There's been much talk about Black Mass, mostly surrounding Johnny Depp, his incredible transformation into Boston drug lord James "Whitey" Bulger and how this film could potentially get him a nod at the Oscars for Best Actor.
But does the film itself—which centers on Bulger's reign over the Boston drug world and his decades-long alliance with the FBI—live up to the hype that surrounds Depp?
Here's what five critics said about the film, which hits theaters on Friday:
1. The Hollywood Reporter's Todd McCarthy says, "Depp shines in a solid gangster biopic. "
"Johnny Depp finally gets back down to some serious business in Black Mass," he writes. "Long-time Depp fans who might have lately given up hope of his doing something interesting anytime soon will especially appreciate his dive into the deep end here to personify genuine perfidy in the guise of legendary hoodlum James 'White' Bulger."
He adds, "Depp's instinct for observing, underlying and keeping things in, then letting it all out when required, pays big dividends... It's unexpected, very welcome at this point in his career and one of his best."
2. Forbes' Scott Mendelson thinks it was a "massive disappointment."
"Black Mass is an episodic and ultimately unsatisfying cinematic retelling of a relatively uncinematic story," he writes. "The story of James "Whitey" Bulger and his decades-long alliance with the FBI is certainly an interesting piece of history, but that doesn't mean it necessarily requires a feature film version."
"It is not even that Black Mass is a bad movie so much as it is so relentlessly irrelevant," he continues. "It offers no wisdom, no context, and no insight into its subjects while failing to provide much in the way of entertainment value. And it feels like such a shallow presentation of its subject that it doesn't even provide a comprehensive detailing of its events, thus making it useless as an instrument for educational cheating. Black Mass is a massive disappointment."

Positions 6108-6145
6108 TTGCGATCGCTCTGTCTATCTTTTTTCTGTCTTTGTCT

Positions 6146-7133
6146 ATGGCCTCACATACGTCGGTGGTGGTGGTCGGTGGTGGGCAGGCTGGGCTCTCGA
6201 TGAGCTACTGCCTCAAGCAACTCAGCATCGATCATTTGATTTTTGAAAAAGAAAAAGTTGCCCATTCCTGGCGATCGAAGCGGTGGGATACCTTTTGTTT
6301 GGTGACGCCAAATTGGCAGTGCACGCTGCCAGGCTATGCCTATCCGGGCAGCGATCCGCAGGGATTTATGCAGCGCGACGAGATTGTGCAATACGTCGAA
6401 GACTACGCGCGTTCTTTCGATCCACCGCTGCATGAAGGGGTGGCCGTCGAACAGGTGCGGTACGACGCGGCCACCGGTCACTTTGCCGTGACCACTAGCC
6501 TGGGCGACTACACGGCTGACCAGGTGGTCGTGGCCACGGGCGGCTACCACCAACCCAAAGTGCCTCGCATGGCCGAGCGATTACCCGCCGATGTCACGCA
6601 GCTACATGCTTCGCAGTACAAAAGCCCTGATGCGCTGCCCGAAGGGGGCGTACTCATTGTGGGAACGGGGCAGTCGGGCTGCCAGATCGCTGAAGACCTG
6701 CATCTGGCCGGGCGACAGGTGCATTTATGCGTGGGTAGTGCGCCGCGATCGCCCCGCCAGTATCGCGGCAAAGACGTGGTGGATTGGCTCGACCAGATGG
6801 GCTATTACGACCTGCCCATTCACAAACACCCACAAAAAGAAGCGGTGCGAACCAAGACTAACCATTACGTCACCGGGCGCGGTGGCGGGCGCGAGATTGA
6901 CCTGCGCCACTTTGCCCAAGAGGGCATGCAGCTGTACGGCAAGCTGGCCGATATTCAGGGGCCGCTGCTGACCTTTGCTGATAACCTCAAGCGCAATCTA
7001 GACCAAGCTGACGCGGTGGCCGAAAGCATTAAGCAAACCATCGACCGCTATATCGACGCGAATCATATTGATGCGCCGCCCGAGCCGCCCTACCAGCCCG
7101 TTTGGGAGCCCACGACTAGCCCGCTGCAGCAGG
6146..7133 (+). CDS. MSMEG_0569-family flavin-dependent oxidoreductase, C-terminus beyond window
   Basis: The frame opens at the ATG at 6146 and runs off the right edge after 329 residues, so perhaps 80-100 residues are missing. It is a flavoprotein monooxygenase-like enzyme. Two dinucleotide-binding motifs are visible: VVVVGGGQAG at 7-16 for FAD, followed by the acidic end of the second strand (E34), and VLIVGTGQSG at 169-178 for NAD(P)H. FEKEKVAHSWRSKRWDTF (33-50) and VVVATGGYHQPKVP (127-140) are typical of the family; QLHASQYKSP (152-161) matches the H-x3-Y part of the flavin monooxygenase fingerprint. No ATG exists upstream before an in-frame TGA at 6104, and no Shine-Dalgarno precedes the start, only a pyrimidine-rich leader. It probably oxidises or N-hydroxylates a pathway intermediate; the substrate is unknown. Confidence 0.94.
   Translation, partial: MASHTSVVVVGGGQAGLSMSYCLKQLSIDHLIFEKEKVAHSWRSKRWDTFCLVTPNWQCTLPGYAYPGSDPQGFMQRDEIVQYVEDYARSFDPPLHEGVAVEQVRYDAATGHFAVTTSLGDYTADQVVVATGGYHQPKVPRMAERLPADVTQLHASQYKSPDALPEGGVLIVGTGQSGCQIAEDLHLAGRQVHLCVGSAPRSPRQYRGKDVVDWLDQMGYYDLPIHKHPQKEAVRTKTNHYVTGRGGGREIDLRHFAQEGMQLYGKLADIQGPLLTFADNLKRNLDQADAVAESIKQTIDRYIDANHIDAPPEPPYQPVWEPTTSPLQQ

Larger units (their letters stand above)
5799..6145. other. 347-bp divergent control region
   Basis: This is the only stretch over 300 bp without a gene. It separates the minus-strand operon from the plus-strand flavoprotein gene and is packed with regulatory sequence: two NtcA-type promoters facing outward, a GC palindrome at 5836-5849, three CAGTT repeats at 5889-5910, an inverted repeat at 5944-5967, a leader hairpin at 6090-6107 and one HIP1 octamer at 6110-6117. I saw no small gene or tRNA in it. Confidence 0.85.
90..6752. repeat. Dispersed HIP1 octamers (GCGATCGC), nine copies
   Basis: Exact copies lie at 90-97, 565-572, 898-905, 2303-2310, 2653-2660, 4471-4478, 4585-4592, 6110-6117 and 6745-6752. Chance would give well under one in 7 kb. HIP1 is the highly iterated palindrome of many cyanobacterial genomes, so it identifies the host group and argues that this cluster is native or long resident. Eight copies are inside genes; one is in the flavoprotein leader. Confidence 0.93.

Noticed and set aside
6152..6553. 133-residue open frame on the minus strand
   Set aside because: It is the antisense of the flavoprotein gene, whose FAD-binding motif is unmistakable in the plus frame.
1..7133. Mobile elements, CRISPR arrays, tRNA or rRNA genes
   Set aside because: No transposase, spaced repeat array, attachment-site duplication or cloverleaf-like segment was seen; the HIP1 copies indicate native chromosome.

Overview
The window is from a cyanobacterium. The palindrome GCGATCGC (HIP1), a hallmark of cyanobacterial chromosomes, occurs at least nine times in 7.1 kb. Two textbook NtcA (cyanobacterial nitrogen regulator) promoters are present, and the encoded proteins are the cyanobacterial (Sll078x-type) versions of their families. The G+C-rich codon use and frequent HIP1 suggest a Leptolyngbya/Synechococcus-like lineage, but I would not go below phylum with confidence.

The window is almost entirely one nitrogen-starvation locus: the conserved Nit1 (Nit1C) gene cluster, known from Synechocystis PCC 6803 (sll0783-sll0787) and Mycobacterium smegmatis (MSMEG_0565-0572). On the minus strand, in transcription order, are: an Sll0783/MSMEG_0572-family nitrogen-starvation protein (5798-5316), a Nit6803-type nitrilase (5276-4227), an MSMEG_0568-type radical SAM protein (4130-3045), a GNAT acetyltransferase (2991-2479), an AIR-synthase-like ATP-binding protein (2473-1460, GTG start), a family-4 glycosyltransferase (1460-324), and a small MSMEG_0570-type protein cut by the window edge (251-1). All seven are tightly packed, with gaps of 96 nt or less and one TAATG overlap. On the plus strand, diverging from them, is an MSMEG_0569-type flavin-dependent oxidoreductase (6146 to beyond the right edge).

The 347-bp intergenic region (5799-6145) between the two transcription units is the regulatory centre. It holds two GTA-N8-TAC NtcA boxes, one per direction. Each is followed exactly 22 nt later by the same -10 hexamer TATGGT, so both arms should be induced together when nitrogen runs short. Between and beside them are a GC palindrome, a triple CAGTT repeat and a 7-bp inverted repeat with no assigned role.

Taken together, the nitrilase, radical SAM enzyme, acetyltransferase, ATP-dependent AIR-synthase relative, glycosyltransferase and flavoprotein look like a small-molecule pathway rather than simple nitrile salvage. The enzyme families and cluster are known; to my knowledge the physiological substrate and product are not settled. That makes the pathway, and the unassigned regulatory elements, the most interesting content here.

3. Entertaintment Weekly's Chris Nashawaty says it "never rises to greatness" because it's been done before.
"There's a scene in the film (one of its best, actually) where Whitey has dinner with [Kevin] Connolly and one of his fellow feds, and gets the agent to reveal his family's secret steak sauce recipe with such ease that it's clear he can't be trusted," he writes. "Depp plays the scene to the hilt, purring with menace, grinning that dead-toothed grin until you almost can't take it anymore."
However, he notes that it's all too familiar to him: "He plays the audience like Toscanini. But when it's over, you can't help thinking that, as great as it is, it's basically Joe Pesci's 'Funny how?' scene from Goodfellas," he writes. "That's Black Mass in a nut shell. It's a very good film about a very bad man. But as well-crafted and well-acted as it is, it never rises to greatness because we've been watching this story in one way or another going back to the time of Jimmy Cagney and Edward G. Robinson."
4. The Guardian's Pete Bradshaw calls it a "might comeback for Johnny Depp."
"Scott Cooper's Black Mass is a big, brash, horribly watchable gangster picture taken from an extraordinary true story and conceived on familiar generic lines," he writes. "Cooper and his screenwriters Mark Mallouk and Jez Butterworth have something substantial to add to the genre: making the point that gangsters do not arise from nowhere like comic-strip supervillains. They are the symptoms of political corruption, parasites created by agencies of the state, and by weak, credulous law enforcement officials who are content to sub-contract policing to the bad guys."
"[The script] includes some satisfyingly nasty twinges and shocks," he adds. "[And] Johnny Depp and Joel Edgerton both give richly absorbing performances of preening macho self-regard and self-delusion."
5. The Huffington Post's Rob Taub says it's definitely "worth seeing."
"Johnny Depp leads an impressive ensemble cast in this well-made story about not only Whitey Bulger," he writes. "Depp's Whitey Bulger is not his typical flamboyant performance, but instead a thoughtful character study of a frightening stone killer completely devoid of conscience."
He adds, "After a string of flops, Depp gives a brilliant performance in a movie well worth seeing."